Daniel 6 BIGELOW

Daniel Bigelow, Nova Scotian who settled in Richland co, OH, and Walworth co, WI.

1592C.3      Daniel 6 BIGELOW, son of Amasa 5 ( Isaac 4, Isaac 3, Samuel 2, John1 and Rosina (CONE) BIGELOW, was born 09 August 1777 at Cornwallis, Kings county, Nova Scotia. He married there, on 05 May 1804, Emma Johnston, daughter of William and Mary (Peck) Johnston. She was born 30 October 1784, and died at Canso, Nova Scotia 27 January 1822. Daniel was a shipbuilder in his father's employ until age 21, then built his own ship, and in time had 3 vessels. Living successively in Horton, Pictou, and Canso, he was engaged in the West Indies trade until 1825, when he sold out. He moved to Richland county, OH for nine years, where he was a physician. In 1834 he moved to Milwaukee, WI and built a sawmill. Three years later he sold it and moved to Eagleville, building the first sawmill in that community.
     In 1837 he came to Walworth County, WI and is said to have planted the first crop of winter wheat in Sugar Creek township. The following year he built the first gristmill; lacking buhrs, he hunted out and dressed two granite stones and fitted them to the mill. They were in use several years. On 22 August 1838 in Milwaukee, he married (2) Jane Sleighton, who lived only a few years. In Daniel's old age, he returned to Nova Scotia and lived with his son William, dying at Canso 24 August 1863.

Children of Daniel and Emma (Johnston) Bigelow:

1592C.31t    Mary Ann, b 10 Feb 1805 Horton; d 2 Mar 1897 Sparta, Monroe, WI; m 20 Jan 1825 Ward Atwater. 9 children.

1592C.32t    William Johnston, b 23 Oct 1806 Horton; d 13 Sep 1875 Canso, Guysborough, NS; m (1)1834 Sarah M. Whitman; (2) Mathilda Publicover. 7 children.

1592C.33      Jane, b 26 Aug 1808 Horton; d ____ ; allegedly m __ Atwater, unless this be confused with her older sister.

1592C.34      Amelia (or Emily), b 27 Apr 1810 Horton; d ____ 1899 Forbes, Christian co, MO; m Isham Day. Large family. (see below)

1592C.35t     Amasa, b 29 Nov 1811 Horton; d 19 June 1876 Topeka, Shawnee Co, KS (while visiting relatives); m 6 Apr 1837 (Richland co, OH) Phoebe Boyce; res WI and CA. 10 children.

1592C.36t     Eliza Lee, b 1 May 1813 Pictou; d 3 Mar 1890 Drain, Douglas co, OR; m 14 July 1833 (St. Clair co, IL) Robert Crouch Kinney. 8 children.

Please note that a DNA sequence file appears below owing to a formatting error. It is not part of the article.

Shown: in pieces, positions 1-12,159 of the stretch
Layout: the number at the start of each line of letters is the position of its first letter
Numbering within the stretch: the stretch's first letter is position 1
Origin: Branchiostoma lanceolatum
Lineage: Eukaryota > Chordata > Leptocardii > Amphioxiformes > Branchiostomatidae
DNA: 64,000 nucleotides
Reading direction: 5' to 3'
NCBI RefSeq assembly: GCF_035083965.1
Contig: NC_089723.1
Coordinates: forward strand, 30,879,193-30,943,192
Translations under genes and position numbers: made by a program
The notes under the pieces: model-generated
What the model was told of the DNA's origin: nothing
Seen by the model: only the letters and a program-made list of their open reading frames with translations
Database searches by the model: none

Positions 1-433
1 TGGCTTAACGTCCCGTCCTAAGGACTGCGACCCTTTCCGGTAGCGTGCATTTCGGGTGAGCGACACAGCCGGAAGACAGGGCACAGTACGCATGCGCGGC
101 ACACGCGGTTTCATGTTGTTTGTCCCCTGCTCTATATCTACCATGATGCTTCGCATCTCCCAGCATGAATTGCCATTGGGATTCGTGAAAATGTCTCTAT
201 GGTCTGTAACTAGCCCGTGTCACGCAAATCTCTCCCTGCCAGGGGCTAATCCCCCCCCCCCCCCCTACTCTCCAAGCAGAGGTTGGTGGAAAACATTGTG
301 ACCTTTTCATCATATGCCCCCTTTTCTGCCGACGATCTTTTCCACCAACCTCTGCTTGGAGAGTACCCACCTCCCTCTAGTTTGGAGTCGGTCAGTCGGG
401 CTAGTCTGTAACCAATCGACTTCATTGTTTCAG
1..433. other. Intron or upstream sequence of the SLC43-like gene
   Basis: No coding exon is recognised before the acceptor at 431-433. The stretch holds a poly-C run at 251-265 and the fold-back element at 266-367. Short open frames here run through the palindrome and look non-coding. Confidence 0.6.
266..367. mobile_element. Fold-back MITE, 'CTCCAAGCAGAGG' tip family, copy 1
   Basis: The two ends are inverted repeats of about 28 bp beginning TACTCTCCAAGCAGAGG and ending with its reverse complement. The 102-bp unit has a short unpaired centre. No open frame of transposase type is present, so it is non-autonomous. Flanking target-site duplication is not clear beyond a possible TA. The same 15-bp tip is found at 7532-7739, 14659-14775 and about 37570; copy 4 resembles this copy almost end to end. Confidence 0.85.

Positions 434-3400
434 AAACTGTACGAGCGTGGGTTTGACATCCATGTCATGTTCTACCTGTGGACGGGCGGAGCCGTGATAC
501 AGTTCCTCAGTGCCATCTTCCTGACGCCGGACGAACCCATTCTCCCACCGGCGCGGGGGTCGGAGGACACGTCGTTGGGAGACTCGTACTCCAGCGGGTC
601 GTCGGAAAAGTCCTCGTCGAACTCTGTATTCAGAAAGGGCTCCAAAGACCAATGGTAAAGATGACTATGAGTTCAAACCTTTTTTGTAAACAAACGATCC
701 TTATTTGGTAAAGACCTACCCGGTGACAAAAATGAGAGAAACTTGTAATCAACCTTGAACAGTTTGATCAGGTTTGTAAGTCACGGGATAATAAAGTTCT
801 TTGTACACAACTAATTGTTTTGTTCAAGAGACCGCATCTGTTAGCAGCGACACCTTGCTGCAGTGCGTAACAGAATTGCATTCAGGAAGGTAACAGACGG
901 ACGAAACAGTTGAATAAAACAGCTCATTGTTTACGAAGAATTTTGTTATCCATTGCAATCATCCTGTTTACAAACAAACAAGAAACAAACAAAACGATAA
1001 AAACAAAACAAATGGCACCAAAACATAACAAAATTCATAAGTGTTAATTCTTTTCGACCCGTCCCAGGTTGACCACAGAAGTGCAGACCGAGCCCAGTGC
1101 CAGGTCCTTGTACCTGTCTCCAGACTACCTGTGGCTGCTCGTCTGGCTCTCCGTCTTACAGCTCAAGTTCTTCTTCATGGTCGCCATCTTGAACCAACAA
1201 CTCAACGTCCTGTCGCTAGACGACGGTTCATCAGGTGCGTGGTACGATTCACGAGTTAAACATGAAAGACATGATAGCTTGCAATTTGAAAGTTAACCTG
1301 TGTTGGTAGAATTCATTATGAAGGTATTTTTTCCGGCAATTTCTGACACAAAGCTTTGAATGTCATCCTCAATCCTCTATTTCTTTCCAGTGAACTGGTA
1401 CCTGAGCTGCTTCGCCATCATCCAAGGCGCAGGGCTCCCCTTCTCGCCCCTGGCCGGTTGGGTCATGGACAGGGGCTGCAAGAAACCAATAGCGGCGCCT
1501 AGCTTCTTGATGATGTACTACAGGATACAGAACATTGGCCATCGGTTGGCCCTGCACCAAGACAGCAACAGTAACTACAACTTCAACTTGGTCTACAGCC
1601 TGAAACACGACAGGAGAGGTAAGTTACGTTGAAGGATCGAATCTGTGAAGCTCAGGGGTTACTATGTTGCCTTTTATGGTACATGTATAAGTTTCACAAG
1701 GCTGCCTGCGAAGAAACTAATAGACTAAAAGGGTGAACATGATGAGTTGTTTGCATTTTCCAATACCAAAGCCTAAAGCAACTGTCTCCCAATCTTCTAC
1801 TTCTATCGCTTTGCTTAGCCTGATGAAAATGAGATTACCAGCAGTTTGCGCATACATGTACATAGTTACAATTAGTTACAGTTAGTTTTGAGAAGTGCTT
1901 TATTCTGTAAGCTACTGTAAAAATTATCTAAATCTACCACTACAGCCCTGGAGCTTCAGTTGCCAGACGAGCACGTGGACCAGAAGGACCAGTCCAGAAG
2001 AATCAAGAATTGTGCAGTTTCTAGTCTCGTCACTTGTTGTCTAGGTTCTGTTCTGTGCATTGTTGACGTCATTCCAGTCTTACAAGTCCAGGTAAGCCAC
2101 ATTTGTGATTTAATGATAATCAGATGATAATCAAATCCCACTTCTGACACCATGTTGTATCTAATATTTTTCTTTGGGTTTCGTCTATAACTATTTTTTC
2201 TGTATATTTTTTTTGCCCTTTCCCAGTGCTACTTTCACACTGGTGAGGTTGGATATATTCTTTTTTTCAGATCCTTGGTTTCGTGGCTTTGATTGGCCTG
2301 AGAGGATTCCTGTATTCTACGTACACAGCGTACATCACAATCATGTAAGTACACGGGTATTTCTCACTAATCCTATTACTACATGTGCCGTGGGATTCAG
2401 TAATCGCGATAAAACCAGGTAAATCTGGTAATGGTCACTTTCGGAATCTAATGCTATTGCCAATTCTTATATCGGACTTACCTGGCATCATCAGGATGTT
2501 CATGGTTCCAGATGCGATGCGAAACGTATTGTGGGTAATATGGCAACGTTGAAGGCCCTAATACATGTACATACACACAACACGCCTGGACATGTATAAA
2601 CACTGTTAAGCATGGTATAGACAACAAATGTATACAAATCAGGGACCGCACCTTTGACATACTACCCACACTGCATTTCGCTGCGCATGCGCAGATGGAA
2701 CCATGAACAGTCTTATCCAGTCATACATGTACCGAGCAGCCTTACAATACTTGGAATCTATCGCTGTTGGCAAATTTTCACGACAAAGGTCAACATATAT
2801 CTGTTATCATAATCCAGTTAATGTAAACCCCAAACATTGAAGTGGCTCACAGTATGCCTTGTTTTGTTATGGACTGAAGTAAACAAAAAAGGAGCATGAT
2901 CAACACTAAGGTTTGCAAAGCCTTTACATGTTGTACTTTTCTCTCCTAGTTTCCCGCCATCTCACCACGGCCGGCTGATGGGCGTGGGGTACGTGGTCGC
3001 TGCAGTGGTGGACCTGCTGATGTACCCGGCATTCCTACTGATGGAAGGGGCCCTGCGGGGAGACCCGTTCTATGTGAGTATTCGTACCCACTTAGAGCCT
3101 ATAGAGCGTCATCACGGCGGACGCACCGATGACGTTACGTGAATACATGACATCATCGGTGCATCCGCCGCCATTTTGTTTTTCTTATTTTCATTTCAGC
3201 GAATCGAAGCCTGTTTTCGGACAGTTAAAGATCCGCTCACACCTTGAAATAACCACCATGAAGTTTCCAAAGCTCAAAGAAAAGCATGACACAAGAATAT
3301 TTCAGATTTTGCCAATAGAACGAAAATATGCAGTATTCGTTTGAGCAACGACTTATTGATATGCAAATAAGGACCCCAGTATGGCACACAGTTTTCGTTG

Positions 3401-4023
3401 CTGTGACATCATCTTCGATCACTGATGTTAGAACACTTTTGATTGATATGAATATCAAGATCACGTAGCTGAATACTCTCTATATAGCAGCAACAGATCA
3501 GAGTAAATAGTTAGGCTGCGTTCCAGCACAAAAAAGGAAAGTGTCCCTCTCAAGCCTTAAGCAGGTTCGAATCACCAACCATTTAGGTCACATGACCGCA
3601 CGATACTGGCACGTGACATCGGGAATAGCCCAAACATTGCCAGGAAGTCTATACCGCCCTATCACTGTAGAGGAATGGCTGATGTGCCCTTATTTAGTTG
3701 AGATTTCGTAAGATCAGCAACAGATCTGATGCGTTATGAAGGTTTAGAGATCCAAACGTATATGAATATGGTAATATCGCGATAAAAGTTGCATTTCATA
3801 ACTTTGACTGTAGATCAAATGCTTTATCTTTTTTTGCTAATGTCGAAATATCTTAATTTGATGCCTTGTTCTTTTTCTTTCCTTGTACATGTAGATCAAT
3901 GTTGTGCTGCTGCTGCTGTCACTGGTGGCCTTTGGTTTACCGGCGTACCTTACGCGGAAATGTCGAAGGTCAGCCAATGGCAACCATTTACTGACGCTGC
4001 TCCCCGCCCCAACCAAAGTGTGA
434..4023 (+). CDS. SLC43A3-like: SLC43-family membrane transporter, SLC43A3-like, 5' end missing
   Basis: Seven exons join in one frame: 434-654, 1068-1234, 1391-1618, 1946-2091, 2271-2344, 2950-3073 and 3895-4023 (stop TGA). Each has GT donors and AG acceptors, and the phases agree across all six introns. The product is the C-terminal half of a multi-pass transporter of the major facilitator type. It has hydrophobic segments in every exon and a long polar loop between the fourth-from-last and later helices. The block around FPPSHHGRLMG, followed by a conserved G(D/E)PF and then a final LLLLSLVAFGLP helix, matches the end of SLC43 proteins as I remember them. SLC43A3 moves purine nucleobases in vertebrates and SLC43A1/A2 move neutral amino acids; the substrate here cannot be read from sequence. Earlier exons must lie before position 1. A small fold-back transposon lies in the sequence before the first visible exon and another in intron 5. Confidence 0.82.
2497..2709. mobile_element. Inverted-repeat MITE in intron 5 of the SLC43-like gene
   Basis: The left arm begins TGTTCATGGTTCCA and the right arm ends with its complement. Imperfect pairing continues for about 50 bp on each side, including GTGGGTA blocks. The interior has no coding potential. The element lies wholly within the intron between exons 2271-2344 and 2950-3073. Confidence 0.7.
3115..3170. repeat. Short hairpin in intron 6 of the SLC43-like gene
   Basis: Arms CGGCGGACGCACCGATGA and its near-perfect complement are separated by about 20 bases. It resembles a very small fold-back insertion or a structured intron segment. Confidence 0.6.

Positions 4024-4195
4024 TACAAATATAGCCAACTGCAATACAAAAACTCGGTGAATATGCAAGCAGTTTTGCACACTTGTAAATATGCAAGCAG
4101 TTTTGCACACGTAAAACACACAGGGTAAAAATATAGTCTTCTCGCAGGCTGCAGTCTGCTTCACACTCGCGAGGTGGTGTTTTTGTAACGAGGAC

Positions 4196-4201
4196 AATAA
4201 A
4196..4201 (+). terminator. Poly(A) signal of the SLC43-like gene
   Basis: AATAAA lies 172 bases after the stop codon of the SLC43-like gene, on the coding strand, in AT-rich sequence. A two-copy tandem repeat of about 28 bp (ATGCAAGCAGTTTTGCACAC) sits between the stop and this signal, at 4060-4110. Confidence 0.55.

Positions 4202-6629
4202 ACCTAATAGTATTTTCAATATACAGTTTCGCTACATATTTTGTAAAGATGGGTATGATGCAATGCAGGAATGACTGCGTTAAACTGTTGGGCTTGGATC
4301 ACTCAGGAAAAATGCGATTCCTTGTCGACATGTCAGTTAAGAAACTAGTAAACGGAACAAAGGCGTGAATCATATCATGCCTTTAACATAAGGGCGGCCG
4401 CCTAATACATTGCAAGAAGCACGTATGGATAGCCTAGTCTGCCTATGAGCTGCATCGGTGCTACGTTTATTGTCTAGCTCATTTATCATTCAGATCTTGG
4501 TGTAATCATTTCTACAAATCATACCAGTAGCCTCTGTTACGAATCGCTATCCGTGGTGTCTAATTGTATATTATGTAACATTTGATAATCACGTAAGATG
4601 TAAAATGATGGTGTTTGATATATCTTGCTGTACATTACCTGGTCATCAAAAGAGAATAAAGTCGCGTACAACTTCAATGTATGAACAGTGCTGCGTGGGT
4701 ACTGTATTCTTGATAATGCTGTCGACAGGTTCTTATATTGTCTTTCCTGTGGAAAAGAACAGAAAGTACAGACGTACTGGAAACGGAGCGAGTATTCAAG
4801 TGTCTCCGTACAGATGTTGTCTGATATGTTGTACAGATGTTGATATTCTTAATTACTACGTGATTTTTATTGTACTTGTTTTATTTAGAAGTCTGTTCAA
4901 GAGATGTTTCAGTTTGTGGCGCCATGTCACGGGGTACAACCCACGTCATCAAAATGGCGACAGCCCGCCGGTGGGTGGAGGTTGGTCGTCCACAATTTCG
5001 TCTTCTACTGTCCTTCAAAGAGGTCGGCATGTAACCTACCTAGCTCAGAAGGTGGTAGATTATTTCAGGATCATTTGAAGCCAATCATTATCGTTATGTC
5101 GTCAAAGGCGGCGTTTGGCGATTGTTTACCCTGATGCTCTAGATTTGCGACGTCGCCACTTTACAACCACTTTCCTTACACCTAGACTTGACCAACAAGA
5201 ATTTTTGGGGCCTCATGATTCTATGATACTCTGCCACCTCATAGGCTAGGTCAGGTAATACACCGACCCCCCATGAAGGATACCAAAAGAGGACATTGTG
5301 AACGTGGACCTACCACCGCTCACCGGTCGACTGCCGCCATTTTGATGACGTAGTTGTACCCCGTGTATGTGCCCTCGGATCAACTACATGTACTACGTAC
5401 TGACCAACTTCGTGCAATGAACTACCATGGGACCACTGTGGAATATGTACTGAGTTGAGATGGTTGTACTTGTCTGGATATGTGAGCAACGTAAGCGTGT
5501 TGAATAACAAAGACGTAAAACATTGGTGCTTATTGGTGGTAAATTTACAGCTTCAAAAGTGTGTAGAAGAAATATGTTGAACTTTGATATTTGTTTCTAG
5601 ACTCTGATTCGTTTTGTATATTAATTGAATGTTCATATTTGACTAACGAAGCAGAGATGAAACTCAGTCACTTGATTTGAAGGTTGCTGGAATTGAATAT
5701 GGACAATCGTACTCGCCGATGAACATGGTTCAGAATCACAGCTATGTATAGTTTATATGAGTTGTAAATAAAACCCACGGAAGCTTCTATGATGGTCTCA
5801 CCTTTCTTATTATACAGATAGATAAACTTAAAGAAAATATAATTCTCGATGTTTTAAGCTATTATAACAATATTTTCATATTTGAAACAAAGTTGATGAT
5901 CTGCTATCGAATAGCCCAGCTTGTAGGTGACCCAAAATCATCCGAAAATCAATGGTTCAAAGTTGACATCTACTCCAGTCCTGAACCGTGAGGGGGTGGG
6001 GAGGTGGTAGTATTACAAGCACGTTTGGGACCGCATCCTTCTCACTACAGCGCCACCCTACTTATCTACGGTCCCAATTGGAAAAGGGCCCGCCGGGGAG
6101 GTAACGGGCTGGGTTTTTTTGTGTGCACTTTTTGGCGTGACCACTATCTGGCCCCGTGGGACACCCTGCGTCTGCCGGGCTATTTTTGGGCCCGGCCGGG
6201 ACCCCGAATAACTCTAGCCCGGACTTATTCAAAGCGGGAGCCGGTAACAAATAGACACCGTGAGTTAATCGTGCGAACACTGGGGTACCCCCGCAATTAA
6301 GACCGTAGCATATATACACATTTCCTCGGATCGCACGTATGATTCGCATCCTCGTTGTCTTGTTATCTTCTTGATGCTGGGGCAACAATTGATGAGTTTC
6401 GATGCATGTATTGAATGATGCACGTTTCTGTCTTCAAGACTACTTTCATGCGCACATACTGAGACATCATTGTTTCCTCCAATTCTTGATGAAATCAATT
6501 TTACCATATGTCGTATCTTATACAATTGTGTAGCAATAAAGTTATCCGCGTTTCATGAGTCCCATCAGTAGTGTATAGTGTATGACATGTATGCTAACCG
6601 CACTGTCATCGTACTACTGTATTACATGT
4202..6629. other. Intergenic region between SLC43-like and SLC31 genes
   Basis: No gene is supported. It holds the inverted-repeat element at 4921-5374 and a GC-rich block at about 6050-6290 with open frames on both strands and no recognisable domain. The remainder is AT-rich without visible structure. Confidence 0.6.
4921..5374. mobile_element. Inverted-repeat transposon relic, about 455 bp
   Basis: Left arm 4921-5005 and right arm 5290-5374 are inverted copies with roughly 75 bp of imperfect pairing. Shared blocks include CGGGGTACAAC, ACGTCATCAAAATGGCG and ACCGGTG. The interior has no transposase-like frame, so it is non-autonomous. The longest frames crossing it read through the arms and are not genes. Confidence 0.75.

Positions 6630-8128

1592C.37t     Daniel, b 24 July 1815 Pictou; d 27 Aug 1895 Sugar Creek, Walworth co, WI; m 21 Oct 1841 Richland co, OH) Amy McCart. 4 children.

1592C.38t     Abigail, b 18 May 1817 Pictou; d 21 Nov 1896; m (1)26 Dec 1834 (Richland co, OH) John Byrd; (2)12 July 1867 John Tomlinson (divorced 1870); (3) 23 July 1878 J.C. Pierce. 7 children.

1592C.39t     James, b 13 May 1819 Canso; d 15 Nov 1893 Sugar Creek, Walworth Co, WI; m _____ (date) Ann Fowler. 5 children.

1592C.3At    Sarah Ellice, a triplet, b 27 Jan 1822 Canso; d 10 May 1886 Sonoma, Sonoma co, CA; m (1) Milwaukee 10 Dec 1839 Isaac Flint; (2) James Cooper; (3) 25 Oct 1857 Sydney Harris. 9 children in all.

1592C.3B     Emma Grace, a triplet, b 27 Jan 1822 Canso; d ____ 1860 Sonoma, Sonoma co, CA; m 10 Oct 1842 (St. Louis, MO) Coleman D. Smith. 6 known children.

1592C.3C     infant son, a triplet, b and d 27 Jan 1822 Canso.

Bigelow Society,The Bigelow Family Genealogy, Vol I, pg 280-281;
Addendum Oct 2006; 
Howe, Bigelow Family of America;
LaGrange Pioneers;
marriage and cemetery records NS, OH, IL, WI, MO, CA, OR;
correspondence with descendants.
Forge: The Bigelow Society Quarterly; Vol 28, No. 2 April 1999;
Forge: The Bigelow Society Quarterly; Vol 28, No. 4 Oct 1999;
Forge: The Bigelow Society Quarterly; Vol 30, No. 2 April 2001;

April 2001 FORGE: The Bigelow Society Quarterly; Vol.30, No.2

                             Emily 7 (Bigelow) Day, Daniel 6 Amasa 5 ( Isaac 4, Isaac 3, Samuel 2, John1)